What We’re Actually Looking for When We Look At Your Resume

  • What We’re Actually Looking for When We Look At Your Resume

    What We’re Actually Looking for When We Look At Your Resume

    Most of us in the job market spend hours agonizing over our resumes. We get frustrated trying to come up with the perfect words to showcase our skills. We try to push your exceptional academic performance and achievements. And at the end, we painstakingly craft our cover letters to make ourselves sound irresistible.

    Now, what if we told you that we recruiters don’t care one jot about any of those things?

    It can seem impossible to predict what recruiters look for in a candidate resume but using our experience as a recruitment firm (and the insights of some of our top clients!) we’ve provided a simple guide to what recruiters actually want to see in your resume.

    First, things we don’t care about

    Let’s kick things off by discussing the factors that recruiters simply don’t care about:

    • Fancy formatting: Unless you’re applying for specific roles where showy formatting might make sense (such as graphic designer at a laid-back startup), forget about it. Stick with substance over style.
    • Education: Sort of; it matters that you have it, but unless you’re a freshly-minted graduate, your previous work history is more important. Include it but don’t dwell on it—we’re thinking about the future, not the past.
    • Cover letters: You’ve likely heard arguments for and against cover letters, but in our experience, they’re a marketing tool that many positions just don’t need. Instead of sweating every word in your cover letter, focus more on the resume itself. Include your pertinent details but save the sales pitch for your interview.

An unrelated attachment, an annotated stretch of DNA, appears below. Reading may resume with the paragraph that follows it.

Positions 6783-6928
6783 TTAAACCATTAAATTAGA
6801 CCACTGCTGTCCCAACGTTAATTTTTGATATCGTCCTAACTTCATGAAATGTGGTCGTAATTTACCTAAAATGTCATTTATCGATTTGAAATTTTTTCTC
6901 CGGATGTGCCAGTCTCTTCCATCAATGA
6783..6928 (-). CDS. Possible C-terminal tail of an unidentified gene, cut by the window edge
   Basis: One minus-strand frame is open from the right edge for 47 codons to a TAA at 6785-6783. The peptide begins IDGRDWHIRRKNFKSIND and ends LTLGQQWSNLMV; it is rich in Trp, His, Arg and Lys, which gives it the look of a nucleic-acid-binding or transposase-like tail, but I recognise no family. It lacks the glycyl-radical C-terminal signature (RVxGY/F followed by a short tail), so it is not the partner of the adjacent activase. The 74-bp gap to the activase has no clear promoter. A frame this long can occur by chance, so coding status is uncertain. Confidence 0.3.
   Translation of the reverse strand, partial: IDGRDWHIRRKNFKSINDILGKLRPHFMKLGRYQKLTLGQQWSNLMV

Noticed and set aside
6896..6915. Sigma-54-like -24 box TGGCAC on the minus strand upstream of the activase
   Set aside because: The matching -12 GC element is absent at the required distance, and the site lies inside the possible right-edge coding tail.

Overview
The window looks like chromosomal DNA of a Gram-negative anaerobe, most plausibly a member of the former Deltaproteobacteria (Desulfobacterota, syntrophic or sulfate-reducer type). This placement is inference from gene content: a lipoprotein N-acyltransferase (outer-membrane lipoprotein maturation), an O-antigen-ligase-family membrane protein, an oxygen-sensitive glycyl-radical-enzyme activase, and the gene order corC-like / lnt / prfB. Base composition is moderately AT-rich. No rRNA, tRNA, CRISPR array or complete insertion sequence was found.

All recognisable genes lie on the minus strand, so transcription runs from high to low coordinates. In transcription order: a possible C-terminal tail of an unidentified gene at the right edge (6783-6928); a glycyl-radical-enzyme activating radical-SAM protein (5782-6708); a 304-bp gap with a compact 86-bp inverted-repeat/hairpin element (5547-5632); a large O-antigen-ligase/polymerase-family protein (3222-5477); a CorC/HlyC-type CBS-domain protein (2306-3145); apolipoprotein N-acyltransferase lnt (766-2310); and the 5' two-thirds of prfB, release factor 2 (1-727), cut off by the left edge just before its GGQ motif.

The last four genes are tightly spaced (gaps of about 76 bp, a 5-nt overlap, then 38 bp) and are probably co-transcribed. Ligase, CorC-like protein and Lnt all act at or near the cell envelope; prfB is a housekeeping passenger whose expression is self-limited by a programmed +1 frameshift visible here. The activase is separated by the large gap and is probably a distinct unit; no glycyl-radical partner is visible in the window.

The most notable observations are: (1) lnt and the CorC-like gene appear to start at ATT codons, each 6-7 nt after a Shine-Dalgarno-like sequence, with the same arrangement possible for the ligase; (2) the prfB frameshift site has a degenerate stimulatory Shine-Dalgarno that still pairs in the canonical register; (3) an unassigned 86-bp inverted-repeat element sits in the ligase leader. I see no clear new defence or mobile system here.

What do recruiters want to see?

    With that out of the way, let’s dig into the things you must absolutely include if you want your resume to get noticed.

    • Work history and responsibilities: This is the primary data recruiters use to assess your fit. What companies have you worked for? What was your role and what were your responsibilities? Obviously, you’ll want to include this information and tailor your duties to match the job description as closely as possible.
    • Your personal “story”: Don’t get so caught up in the minutiae of your previous experience that you neglect the big picture. One of the most powerful ways you can catch a recruiter’s attention is to create a consistent “story” across your professional experience. This means providing context alongside the data to give recruiters a complete view of your career journey. What do you look for in the companies you apply to? Why were you hired for each role? Consider how the whole spectrum of your work experience looks when mapped out and try to highlight your personal growth. And on that note…
    • Upward growth: Upward mobility is a great thing to include in a resume. Try to work in any promotions or specific responsibilities that were given to you as a result of your performance.
    • The proper length: Yes, recruiters care about the length of your resume. You’ve likely heard the “one-page” rule of thumb, and while this is a good guideline, there really are no concrete rules as to how long your resume should be. Now, there is a sweet spot you should aim for. Provide enough detail for each job description to meet the goals outlined above. You don’t want to write a novel—but you want to give the recruiter enough information to make an informed decision.

    Creating the Perfect Resume

    There’s no such thing as the perfect resume, but there is such a thing as the perfect resume for each job. Take a new approach to your next resume draft and remember to think about the big picture—not just the details. And if you need help managing this process further, reach out to Urgenci. We’ll be there to help.

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